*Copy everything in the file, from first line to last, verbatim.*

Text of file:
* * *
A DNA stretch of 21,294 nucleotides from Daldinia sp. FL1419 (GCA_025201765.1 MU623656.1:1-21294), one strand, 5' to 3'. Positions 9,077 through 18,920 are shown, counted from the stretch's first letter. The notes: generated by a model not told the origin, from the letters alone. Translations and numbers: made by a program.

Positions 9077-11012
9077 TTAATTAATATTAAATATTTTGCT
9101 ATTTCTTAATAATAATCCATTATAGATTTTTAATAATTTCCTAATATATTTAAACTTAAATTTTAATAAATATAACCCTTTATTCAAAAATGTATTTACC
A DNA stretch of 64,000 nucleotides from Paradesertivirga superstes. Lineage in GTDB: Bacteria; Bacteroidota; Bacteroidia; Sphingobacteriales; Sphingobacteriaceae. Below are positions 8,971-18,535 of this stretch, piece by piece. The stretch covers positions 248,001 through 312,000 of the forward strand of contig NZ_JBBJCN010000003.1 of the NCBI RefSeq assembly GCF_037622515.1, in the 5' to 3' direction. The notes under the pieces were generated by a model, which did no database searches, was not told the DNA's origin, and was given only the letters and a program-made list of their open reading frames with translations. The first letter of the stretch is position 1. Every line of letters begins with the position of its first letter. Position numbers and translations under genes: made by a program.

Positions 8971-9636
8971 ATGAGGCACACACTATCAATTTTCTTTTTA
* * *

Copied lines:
A DNA stretch of 21,294 nucleotides from Daldinia sp. FL1419 (GCA_025201765.1 MU623656.1:1-21294), one strand, 5' to 3'. Positions 9,077 through 18,920 are shown, counted from the stretch's first letter. The notes: generated by a model not told the origin, from the letters alone. Translations and numbers: made by a program.

Positions 9077-11012
9077 TTAATTAATATTAAATATTTTGCT
9101 ATTTCTTAATAATAATCCATTATAGATTTTTAATAATTTCCTAATATATTTAAACTTAAATTTTAATAAATATAACCCTTTATTCAAAAATGTATTTACC
A DNA stretch of 64,000 nucleotides from Paradesertivirga superstes. Lineage in GTDB: Bacteria; Bacteroidota; Bacteroidia; Sphingobacteriales; Sphingobacteriaceae. Below are positions 8,971-18,535 of this stretch, piece by piece. The stretch covers positions 248,001 through 312,000 of the forward strand of contig NZ_JBBJCN010000003.1 of the NCBI RefSeq assembly GCF_037622515.1, in the 5' to 3' direction. The notes under the pieces were generated by a model, which did no database searches, was not told the DNA's origin, and was given only the letters and a program-made list of their open reading frames with translations. The first letter of the stretch is position 1. Every line of letters begins with the position of its first letter. Position numbers and translations under genes: made by a program.

Positions 8971-9636
8971 ATGAGGCACACACTATCAATTTTCTTTTTA